My Square Foot Layout:
Here are a few photos that I took while I was digging out the garden using my 4’ x 4’ grid. I made two of these grids that bolt together to form a 4’ x 8’ platform that sits on two sawhorses for cutting large sheet goods (plywood, beadboard, pegboard, etc.) with my track saw (I’m also a Lumberjocks.com member).
As I was sketching out my garden plans, I realized that I already had the perfect 16 square grid to layout my garden. I gave up a lot of space with my 18” wide walking paths, but I had more room than I needed anyway.
For anyone who wants to build one of these grids, it’s a great way to use up a sheet of less than perfect plywood that you may have laying around. Mine was warped pretty badly, but ripping it into 4’ long x 3” wide strips and locking them together using lap joints cut with a dado blade on my table saw really straightened it out. I was going to throw the plywood out before I found this use for it. Now it serves two purposes. If you would like to see how to build the grid, look up “torsion box construction” on Lumberjocks.com and I’m sure you will find many helpful examples.
The pathways are lined with straw mulch to keep the weeds down and also to conserve moisture, which has already turned out to be an issue here as we haven’t had any rain since April 29th. We are due for some in the next few days and I can’t wait for it to get here. It took four bales of straw to cover all of the pathways. An extra benefit is that it’s very comfortable to kneel on for planting and weeding and my pants stay cleaner.
I also had a roll of burlap left over from last year, and my Dad had some he was going to throw out, so I used it to cover some of my potato mounds in the front of the garden.
The Solar Powered Water System:
I had planned to spend yesterday afternoon planting a bunch of things, but instead, I volunteered to help another member set up the solar powered water pump that is used to fill the bulk water storage tank that belongs to the Community Garden.
Here are some photos to help explain how it works:
This solar panel is connected to a 12 volt water pump originally intended for an RV.
The pump draws water from the West Branch of the Delaware River that flows past on the Northeast side of the garden. I’m amazed that this little pump has enough power to draw the water all the way up the bank and to the top of the 7’ tank! This must be at least 13 vertical feet! It’s slow, but it does the job. I’m told that it takes three whole days to fill the 3,000 gallon tank.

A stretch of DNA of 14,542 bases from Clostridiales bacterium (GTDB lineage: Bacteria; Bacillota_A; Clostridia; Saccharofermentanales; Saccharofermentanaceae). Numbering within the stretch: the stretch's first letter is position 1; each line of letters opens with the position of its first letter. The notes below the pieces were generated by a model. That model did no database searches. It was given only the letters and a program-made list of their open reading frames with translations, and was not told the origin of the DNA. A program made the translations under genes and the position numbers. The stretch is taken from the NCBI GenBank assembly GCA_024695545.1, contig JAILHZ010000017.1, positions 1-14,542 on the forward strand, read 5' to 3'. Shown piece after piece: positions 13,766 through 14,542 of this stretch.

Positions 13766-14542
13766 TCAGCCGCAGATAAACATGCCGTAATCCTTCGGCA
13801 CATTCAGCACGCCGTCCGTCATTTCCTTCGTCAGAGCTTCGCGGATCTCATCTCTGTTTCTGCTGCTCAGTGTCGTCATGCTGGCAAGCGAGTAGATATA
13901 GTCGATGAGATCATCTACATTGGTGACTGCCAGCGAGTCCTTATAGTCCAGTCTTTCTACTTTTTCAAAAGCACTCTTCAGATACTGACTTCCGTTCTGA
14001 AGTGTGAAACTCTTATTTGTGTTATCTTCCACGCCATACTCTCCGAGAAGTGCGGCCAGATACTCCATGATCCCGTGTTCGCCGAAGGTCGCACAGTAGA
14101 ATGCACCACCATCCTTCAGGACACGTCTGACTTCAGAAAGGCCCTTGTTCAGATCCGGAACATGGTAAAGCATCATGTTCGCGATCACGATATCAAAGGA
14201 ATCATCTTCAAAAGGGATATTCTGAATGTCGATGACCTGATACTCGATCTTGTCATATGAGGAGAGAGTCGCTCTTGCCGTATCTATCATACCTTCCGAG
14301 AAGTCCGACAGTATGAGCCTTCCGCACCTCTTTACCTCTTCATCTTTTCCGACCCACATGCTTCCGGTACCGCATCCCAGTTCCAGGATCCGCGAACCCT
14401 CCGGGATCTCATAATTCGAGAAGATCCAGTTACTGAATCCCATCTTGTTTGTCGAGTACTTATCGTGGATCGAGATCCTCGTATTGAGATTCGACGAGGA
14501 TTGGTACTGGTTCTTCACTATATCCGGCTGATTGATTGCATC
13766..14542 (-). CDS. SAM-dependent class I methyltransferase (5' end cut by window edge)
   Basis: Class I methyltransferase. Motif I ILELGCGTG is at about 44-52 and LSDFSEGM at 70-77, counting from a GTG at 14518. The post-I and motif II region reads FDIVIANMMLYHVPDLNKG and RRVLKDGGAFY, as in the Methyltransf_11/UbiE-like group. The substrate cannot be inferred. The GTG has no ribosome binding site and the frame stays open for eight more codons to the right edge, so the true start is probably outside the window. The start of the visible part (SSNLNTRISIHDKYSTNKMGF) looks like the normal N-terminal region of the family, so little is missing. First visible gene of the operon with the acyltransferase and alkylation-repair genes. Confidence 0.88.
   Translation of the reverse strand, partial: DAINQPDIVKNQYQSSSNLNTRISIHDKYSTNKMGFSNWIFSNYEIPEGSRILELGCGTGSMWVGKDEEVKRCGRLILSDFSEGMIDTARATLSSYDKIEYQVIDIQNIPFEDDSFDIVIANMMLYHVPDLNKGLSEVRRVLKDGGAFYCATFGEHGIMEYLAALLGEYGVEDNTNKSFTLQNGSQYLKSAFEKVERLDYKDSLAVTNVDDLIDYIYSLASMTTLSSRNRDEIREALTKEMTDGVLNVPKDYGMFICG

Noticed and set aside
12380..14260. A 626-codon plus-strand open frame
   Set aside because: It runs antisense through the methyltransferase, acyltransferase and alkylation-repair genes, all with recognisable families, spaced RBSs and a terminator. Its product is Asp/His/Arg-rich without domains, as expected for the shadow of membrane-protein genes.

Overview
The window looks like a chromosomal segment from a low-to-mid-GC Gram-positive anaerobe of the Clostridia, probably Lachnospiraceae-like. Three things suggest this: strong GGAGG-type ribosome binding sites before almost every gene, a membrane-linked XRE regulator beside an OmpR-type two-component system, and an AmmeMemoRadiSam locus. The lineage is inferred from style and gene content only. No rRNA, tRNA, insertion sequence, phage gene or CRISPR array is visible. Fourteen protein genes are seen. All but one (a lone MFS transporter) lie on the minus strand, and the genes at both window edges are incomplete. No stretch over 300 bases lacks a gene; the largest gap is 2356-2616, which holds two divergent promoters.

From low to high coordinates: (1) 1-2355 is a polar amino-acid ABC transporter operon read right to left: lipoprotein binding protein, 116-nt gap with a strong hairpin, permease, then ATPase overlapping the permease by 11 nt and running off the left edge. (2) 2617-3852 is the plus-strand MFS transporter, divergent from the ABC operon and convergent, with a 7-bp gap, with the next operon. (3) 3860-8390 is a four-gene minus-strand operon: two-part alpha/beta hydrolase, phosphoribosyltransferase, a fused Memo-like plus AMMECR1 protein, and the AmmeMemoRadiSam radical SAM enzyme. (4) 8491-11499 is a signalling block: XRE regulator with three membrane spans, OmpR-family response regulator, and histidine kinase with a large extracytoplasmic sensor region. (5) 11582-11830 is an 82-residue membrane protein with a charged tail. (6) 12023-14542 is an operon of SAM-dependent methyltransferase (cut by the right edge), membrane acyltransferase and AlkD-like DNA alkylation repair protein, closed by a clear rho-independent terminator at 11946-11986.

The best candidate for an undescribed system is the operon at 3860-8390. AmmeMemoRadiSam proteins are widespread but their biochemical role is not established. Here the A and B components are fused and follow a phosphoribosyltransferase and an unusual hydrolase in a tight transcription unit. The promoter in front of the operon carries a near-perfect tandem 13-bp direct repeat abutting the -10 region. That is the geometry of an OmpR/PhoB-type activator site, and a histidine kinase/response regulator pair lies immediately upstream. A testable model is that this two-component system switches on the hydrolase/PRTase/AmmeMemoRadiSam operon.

These hose bibs are placed throughout the garden. This one happens to be located directly behind my plot, so I only need about 50’ of garden hose to reach everything. The water pressure is only about 4psi, so I plan to keep my water barrel on site so I can fill it from the hose and continue to do most of my watering with a sprinkler can. It’s just nice not to have to shlep five gallon buckets up the river bank a hundred times a day. :)
The Pollination System:
Here is the bee hive, currently located at my Parent’s house about ten miles away, that we will be relocating to the Community Garden soon. Probably after dark on a cool and rainy night, to make sure they are all inside the hive and less active. Experts have told us that if you are going to relocate a hive, you need to move it less than three feet, or more than three miles, to make sure that the bees don’t get confused.
Don’t Neglect Your Family For The Sake of Your Garden:
As you can see, Hunter, my English Springer Spaniel, is less than thrilled with the amount of time I have been spending working on this garden. He has perched himself in one of my planters so I can’t put anything in it. I took him on a 2 1/2 hour hike right after I took this photo, so I think we are back on good terms again.
Most Recent Photo:
This is how the garden looks as of May 5, 2013.
If you are wondering what it has cost me to create this design, outside of a lot of time and sweat, it’s been pretty minimal. I would say that I’ve spent $40 – $50 on seeds, $30 on new garden tools, $15 on organic fertilizer (which I haven’t applied yet), and $12 on plant labels. The stakes were salvaged from an attic makeover that I helped my Brother with a few weeks ago. Two bales of straw were left over from parade float that was built by my Dad last summer. My Brother provided the other two bales. The fence posts were extras that my Dad had in his storage shed. The string for the trellis is nylon kite line that I already owned. The 40 gallon water barrel was originally a pickle barrel that my Brother had been using for collecting maple tree sap to make syrup. The bee hive belongs to my Brother. Even half of the potatoes that I planted were seed potatoes that my Brother saved over the winter. I would say that I’ve only invested about enough for a nice dinner out for two. In return, I expect to grow enough for several hundred great meals from this garden before the season is over. I can’t wait to start sharing my veggies with friends and family. Hunter’s favorite snack is carrots by the way.
Stay Tuned For More Updates:
For my next update, I plan to show you my plant list and where everything will be located in the garden. I’m really trying to stay organized this year. We’ll see if it turns into complete chaos by the end of the season or not.
-- No GMO's for me. I'll grow my own.